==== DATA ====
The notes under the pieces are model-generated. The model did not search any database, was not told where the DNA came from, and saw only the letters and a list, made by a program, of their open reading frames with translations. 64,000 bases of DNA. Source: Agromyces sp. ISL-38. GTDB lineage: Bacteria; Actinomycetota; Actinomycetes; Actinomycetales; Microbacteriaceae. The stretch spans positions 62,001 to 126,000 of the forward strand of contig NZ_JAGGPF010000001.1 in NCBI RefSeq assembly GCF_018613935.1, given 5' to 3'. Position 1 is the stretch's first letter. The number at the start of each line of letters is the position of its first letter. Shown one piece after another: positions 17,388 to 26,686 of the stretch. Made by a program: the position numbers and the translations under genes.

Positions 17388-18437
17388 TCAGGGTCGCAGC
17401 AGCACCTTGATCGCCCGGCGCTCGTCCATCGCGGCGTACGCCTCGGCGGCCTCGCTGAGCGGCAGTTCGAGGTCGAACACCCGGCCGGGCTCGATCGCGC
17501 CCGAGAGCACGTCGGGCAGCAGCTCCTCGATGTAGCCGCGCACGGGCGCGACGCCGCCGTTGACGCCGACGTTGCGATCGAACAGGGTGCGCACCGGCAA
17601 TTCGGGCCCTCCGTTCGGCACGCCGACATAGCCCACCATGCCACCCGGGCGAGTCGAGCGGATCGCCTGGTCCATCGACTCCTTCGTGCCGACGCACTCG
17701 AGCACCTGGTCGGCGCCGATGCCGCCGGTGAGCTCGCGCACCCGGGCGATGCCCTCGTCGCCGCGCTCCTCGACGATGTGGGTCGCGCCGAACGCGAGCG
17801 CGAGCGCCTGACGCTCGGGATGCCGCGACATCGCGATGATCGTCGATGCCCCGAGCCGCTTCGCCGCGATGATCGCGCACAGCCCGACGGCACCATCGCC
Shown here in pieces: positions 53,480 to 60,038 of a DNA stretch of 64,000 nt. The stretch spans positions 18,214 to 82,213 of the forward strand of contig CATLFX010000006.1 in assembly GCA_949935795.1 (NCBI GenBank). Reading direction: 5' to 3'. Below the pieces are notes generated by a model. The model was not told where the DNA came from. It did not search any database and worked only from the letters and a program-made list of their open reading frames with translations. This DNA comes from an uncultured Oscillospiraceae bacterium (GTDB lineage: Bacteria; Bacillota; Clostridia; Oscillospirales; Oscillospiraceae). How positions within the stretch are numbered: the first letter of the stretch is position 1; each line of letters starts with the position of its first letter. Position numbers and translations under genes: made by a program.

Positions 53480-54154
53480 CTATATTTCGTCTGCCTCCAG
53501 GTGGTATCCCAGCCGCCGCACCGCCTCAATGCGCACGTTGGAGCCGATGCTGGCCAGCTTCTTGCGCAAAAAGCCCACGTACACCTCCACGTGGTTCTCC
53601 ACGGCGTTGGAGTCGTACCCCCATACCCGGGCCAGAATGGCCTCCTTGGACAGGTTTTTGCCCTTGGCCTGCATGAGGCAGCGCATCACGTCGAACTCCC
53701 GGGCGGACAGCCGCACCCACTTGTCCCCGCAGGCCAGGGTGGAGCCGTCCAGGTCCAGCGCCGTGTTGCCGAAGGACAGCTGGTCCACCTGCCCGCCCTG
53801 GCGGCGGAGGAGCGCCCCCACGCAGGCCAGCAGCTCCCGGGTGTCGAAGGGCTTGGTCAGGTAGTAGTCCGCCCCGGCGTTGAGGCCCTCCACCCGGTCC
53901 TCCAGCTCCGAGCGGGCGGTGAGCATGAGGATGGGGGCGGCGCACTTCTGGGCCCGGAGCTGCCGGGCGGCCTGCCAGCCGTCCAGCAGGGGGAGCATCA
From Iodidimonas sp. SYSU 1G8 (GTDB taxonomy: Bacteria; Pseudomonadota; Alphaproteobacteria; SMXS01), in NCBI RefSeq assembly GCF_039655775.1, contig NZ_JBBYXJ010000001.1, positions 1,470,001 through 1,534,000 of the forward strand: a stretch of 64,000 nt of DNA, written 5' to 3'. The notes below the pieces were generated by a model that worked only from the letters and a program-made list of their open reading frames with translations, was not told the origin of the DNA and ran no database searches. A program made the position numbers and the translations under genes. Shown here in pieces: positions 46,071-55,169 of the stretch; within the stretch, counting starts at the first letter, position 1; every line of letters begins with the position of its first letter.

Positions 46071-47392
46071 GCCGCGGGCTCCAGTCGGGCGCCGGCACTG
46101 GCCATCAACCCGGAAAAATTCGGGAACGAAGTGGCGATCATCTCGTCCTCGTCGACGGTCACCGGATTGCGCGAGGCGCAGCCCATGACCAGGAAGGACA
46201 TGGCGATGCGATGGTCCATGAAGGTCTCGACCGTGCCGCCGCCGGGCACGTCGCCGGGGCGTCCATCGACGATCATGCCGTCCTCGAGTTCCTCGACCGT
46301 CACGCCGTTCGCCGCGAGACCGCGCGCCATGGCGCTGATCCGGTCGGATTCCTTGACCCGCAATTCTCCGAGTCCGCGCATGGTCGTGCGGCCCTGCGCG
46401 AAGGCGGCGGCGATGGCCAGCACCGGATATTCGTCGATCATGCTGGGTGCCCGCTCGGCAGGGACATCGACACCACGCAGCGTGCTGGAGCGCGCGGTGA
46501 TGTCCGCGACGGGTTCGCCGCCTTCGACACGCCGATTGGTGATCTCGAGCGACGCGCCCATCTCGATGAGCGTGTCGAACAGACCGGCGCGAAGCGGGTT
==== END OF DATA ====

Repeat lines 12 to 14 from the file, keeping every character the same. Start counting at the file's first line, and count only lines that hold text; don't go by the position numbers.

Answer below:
53501 GTGGTATCCCAGCCGCCGCACCGCCTCAATGCGCACGTTGGAGCCGATGCTGGCCAGCTTCTTGCGCAAAAAGCCCACGTACACCTCCACGTGGTTCTCC
53601 ACGGCGTTGGAGTCGTACCCCCATACCCGGGCCAGAATGGCCTCCTTGGACAGGTTTTTGCCCTTGGCCTGCATGAGGCAGCGCATCACGTCGAACTCCC
53701 GGGCGGACAGCCGCACCCACTTGTCCCCGCAGGCCAGGGTGGAGCCGTCCAGGTCCAGCGCCGTGTTGCCGAAGGACAGCTGGTCCACCTGCCCGCCCTG